Battleford Industrial School was opened in 1883 on the orders of the Federal Government and the recommendation of Edgar Dewdney who selected Rev. Thomas Clarke to be principal and overseer. Establishing industrial schools in the Northwest Territories was the idea of Edgar Dewdney as a response to the poor attendance within day schools. Rev. Thomas Clarke ran the school until July 1, 1895.
The site of Battleford was considered a convenient location for an industrial school by officials in Ottawa due to its location on the railway line. Rev. Thomas Clark was an English missionary who had been active in the Battlefords region since October 15, 1877, by which time he had already opened the first day school in the region and spent time conducting religious services in Cree. Despite his experience teaching in day schools, Clarke had no formal teaching training and lacked a background in educational administration. The Battleford Industrial school was initially met with suspicion from the local Aboriginal community and the parents of children who objected to the long years of estrangement from their children. With time, parents began to yield to coercion and the industrial school flourished. Fearing a reaction from the Aboriginal community, departmental officials never enforced the regulation of compulsory attendance. This led to a further decline in enrollments after 1900.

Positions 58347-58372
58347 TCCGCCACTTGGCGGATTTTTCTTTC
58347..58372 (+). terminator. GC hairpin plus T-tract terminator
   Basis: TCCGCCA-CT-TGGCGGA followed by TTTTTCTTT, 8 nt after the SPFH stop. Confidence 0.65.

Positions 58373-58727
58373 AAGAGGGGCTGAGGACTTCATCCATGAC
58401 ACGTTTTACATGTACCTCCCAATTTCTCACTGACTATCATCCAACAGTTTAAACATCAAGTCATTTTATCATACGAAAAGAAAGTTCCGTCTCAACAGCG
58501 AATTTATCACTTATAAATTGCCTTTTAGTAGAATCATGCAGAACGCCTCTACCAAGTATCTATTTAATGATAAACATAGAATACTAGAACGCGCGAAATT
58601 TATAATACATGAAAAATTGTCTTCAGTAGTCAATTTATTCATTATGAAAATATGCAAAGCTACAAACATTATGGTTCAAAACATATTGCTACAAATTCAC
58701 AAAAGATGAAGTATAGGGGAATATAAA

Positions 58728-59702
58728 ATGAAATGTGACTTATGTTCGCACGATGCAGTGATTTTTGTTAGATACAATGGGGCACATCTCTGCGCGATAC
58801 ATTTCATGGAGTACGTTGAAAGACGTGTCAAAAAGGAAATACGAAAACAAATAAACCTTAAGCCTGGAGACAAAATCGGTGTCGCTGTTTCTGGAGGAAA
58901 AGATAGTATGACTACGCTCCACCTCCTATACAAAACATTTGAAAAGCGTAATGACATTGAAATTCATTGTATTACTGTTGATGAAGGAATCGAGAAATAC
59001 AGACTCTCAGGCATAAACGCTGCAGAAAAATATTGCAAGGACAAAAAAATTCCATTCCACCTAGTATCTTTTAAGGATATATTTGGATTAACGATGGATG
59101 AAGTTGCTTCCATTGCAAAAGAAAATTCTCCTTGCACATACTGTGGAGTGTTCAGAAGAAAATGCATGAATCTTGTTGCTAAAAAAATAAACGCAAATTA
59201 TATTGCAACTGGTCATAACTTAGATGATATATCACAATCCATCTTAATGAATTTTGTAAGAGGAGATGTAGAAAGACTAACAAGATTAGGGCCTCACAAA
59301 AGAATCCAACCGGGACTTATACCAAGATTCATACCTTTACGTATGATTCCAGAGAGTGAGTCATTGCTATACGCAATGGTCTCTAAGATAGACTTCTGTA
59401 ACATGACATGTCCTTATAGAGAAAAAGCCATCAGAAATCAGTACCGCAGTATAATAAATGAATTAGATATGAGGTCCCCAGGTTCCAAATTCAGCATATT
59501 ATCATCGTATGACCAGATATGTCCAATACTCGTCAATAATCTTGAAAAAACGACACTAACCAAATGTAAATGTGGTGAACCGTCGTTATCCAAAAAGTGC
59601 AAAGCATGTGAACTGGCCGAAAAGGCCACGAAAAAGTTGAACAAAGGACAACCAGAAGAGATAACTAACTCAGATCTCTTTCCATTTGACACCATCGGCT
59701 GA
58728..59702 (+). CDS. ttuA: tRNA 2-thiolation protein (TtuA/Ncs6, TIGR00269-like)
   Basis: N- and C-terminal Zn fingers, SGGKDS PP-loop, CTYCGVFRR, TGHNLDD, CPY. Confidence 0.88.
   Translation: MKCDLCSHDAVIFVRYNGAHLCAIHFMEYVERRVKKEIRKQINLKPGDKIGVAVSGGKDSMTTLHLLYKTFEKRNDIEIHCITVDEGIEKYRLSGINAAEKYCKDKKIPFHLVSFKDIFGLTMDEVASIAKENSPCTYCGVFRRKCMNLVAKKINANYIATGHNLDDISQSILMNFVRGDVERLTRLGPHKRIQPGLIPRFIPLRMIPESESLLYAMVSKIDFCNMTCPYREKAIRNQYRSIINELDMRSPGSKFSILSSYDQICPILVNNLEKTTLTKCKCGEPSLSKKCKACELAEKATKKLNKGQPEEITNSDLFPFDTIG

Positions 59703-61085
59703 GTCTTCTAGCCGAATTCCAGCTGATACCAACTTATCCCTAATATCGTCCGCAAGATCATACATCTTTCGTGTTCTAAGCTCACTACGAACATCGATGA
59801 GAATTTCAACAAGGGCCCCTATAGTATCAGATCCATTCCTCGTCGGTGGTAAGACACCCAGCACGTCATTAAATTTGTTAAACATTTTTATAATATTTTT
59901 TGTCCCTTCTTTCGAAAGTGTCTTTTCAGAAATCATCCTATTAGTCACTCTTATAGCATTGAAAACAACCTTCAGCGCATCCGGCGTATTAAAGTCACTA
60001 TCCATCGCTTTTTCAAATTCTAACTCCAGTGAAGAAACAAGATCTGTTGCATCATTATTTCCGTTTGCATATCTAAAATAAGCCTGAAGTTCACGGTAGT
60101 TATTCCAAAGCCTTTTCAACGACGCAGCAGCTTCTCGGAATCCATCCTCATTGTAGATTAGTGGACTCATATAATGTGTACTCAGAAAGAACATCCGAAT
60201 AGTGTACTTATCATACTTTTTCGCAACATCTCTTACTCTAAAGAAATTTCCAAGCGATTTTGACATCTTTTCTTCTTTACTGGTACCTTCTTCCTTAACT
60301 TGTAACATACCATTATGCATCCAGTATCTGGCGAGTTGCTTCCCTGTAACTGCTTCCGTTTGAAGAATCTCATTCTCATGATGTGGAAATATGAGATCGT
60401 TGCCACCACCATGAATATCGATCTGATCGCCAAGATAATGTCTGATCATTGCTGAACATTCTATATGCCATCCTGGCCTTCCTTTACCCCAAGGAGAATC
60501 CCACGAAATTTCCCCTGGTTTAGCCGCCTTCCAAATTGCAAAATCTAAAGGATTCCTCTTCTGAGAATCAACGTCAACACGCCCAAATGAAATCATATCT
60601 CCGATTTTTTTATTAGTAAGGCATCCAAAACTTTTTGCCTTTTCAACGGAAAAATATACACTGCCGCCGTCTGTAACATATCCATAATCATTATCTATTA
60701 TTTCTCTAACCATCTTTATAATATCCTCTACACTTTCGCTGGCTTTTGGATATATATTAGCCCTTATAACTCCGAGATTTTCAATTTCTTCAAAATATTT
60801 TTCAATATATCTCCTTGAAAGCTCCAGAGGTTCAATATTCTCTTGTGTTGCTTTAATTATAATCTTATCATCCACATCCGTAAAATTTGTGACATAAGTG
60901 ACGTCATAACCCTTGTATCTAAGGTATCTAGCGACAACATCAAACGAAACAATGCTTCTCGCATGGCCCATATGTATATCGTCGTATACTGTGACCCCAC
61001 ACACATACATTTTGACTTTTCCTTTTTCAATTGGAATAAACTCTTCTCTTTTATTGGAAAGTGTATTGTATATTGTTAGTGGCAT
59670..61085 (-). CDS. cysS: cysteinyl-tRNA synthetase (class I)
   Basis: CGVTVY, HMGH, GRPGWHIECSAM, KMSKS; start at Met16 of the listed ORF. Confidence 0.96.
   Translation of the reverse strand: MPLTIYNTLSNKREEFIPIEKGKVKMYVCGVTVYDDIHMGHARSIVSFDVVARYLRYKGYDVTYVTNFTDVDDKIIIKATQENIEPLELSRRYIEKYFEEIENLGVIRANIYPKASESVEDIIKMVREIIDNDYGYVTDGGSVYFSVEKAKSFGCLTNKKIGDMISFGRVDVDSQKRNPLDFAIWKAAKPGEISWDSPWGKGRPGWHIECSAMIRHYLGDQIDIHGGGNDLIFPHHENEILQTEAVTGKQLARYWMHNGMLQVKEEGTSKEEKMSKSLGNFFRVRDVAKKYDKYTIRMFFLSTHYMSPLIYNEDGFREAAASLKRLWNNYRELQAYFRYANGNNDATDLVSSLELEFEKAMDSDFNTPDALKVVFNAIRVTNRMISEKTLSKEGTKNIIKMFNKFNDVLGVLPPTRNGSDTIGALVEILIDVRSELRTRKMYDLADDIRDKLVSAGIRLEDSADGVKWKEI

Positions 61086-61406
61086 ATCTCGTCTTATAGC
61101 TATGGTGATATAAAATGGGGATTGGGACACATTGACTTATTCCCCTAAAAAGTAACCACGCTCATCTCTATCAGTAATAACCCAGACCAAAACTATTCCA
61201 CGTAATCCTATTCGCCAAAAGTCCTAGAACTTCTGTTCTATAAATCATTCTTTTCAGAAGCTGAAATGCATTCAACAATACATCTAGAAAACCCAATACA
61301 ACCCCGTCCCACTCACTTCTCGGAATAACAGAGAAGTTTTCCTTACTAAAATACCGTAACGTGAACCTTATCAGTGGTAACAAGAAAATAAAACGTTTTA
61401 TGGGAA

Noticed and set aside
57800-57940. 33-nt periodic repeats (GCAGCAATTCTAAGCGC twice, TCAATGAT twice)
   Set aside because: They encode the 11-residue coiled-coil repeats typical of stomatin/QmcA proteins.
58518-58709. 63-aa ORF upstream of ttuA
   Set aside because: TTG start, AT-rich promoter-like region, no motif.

Rural or Urban